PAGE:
When you want to do many calculations with big decimals, you often loose a little information. If you were able to use fractions instead of decimals you’re going to safe some information (concerning the result). Well, with this simple class you can do a lot of manipulations using fractions.

### Properties

**Numerator** – fraction’s numerator

**Denominator** – fraction’s denominator

**Form** – proper / improper (if |fraction|<1 it is proper, else – it’s improper)

### Initialization

You can initialize the fraction by calling its constructor or by direct equality with an integer. There are four constructors:

- The first one is the default one. It initializes a fraction with numerator 0 and denominator 1
- The second one takes one argument (int). It’s to present integers as fractions with denominator 1
- The third one takes two arguments (both int) – the numerator and the denominator of the fraction
- The last one takes one argument again, but it’s a string. It converts a string like
**a/b**into a fraction with numerator**a**and denominator**b**

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Fraction f1 = new Fraction(5); // = 5/1 Fraction f2 = 5; // = 5/1 Fraction f3 = new Fraction(1, -5); // = -1/5 Fraction f4 = new Fraction("-1/5"); // = -1/5 |

I want to add some things else. The denominator of the fraction is always greater than zero. The sign of the fraction is always kept in its numerator. The zero fraction is always represented as 0/1. That means, if you try to change the numerator to zero, the denominator is automatically set to 1.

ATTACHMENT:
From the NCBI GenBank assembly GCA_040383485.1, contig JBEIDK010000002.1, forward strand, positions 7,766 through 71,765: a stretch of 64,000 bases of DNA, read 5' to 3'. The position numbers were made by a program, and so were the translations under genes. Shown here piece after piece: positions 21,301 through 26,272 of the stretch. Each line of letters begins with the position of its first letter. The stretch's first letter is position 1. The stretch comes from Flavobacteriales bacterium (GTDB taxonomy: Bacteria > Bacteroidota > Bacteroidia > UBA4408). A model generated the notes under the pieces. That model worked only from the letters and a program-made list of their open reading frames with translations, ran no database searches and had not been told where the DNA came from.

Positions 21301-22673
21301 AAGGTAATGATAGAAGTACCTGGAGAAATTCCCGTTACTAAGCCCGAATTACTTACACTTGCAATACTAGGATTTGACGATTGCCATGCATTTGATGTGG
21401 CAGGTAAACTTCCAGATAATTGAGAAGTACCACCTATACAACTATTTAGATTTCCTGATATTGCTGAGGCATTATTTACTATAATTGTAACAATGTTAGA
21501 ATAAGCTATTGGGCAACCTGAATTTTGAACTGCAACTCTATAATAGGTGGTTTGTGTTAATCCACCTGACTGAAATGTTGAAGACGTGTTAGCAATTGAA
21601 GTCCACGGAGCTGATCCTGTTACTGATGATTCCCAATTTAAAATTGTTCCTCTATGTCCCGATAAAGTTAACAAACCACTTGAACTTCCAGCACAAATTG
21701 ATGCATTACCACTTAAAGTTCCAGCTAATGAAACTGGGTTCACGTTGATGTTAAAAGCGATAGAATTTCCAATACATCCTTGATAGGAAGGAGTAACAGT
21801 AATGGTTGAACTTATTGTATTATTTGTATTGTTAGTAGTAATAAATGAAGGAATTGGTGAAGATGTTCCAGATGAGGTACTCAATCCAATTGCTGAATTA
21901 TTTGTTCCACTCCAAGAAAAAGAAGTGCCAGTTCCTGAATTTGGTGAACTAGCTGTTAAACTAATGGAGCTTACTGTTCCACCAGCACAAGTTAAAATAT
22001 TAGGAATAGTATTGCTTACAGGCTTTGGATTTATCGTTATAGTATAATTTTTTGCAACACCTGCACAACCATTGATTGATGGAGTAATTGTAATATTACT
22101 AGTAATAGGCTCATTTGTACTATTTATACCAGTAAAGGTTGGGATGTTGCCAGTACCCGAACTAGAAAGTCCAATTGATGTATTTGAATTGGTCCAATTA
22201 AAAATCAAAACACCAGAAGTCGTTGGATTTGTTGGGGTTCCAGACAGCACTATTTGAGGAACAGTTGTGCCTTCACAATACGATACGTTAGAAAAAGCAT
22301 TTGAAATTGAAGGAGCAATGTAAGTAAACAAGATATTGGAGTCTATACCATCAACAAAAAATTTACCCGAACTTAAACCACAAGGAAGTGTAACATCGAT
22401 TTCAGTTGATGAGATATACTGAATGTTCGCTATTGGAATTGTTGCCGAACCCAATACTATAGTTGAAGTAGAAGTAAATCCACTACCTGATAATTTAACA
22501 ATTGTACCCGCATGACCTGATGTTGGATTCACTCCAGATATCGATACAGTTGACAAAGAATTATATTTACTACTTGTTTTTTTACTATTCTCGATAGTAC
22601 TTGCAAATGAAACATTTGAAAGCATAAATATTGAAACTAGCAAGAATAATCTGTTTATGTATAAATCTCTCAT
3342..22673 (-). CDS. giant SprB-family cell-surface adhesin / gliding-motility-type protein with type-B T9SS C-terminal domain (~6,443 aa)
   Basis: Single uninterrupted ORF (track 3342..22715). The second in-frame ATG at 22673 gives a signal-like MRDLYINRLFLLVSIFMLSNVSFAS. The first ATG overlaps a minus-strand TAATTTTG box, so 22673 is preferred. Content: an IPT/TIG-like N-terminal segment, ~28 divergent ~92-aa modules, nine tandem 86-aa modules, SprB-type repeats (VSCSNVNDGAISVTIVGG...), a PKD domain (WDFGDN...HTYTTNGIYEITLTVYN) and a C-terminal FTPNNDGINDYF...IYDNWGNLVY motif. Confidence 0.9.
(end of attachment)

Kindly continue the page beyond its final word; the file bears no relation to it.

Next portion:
### Arithmetic Operations

You can perform sum, subtraction, multiplication and division on this fractions. All operations are possible for both fractions and integers. For example, you can add up an integer to a fraction. The integer is automatically converted to a fraction with denominator 1. You can use a method or a sign for the corresponding operation. Here are some examples:

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Fraction sum = new Fraction(1, 4) + 5; // 21/4 sum.Subtract(new Fraction(4, 5)); // 89/20 Fraction mul = new Fraction(1, 4) * 5; // 5/4 mul.DivideBy(5); // 1/4 |

### Comparison

Fractions can be compared using the standard signs for comparison: <>=. As the denominator of each fraction is positive, we can implement the following method to compare two fractions. Let’s say we have these two fractions ; **a/b** and **c/d**, and ‘#’ is one of possible signs between them. **a/b** # **c/d** <=> **ad** # **bc**.

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public int CompareTo(Fraction other) { long num1 = this.Numerator * other.Denominator; long num2 = other.Numerator * this.Denominator; if (num1 == num2) return 0; return (num1 > num2) ? 1 : -1; } |

### Methods

There are some useful methods, that can help you in different situations. For example, you can simplify the the fraction, get its reciprocal or round it to a decimal. I am going to show you the method, which simplifies the fraction.

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public void Simplify() { int gcm = greatesCommonDivisor(Numerator, Denominator); Numerator /= gcm; if (Numerator == 0) Denominator = 1; else Denominator /= gcm; } |

As you can see, the algorithm finds the greatest common divisor (GCD) of the numerator & denominator and divides both of them by it. I have posted a simple implementation of the Euclidean algorithm for determination of the GCD.

### Conclusion

If you encourage any problems with this class, please get in touch with me and I will help you. Well, that’s it! Have fun! ðŸ™‚

[ Assembly File ] [ Source Code ]